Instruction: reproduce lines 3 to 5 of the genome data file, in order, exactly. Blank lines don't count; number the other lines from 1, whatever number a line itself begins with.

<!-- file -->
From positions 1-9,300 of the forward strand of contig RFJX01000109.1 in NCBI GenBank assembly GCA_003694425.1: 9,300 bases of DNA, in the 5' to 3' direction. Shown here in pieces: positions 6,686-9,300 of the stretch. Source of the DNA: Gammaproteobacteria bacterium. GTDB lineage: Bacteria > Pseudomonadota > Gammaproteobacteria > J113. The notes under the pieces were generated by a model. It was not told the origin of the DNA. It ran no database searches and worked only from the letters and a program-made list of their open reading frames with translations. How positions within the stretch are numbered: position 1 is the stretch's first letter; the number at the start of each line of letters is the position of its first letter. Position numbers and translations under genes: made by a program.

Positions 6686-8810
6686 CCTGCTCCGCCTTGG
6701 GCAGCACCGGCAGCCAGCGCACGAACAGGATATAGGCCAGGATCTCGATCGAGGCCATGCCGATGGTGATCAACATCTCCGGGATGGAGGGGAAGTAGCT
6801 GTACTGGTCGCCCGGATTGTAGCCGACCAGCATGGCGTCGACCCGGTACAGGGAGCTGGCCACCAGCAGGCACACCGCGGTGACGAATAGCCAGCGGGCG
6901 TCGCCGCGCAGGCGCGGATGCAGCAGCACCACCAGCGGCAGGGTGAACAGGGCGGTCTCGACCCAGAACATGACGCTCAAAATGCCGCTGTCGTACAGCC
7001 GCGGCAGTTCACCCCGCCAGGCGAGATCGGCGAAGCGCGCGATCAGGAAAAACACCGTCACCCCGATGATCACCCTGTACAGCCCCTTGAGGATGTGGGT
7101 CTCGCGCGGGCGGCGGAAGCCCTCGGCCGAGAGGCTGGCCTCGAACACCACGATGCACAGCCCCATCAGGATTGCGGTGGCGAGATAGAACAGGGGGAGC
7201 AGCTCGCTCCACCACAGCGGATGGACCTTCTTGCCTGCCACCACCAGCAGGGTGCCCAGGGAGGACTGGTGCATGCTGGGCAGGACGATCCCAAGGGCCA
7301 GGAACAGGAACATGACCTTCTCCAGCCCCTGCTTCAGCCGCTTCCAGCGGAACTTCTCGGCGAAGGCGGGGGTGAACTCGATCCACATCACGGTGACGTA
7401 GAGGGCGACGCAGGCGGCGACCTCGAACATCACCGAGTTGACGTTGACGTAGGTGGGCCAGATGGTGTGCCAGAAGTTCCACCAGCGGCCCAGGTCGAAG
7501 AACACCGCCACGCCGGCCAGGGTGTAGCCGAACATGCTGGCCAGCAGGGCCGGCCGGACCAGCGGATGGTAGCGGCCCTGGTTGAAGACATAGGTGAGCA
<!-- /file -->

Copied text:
6686 CCTGCTCCGCCTTGG
6701 GCAGCACCGGCAGCCAGCGCACGAACAGGATATAGGCCAGGATCTCGATCGAGGCCATGCCGATGGTGATCAACATCTCCGGGATGGAGGGGAAGTAGCT
6801 GTACTGGTCGCCCGGATTGTAGCCGACCAGCATGGCGTCGACCCGGTACAGGGAGCTGGCCACCAGCAGGCACACCGCGGTGACGAATAGCCAGCGGGCG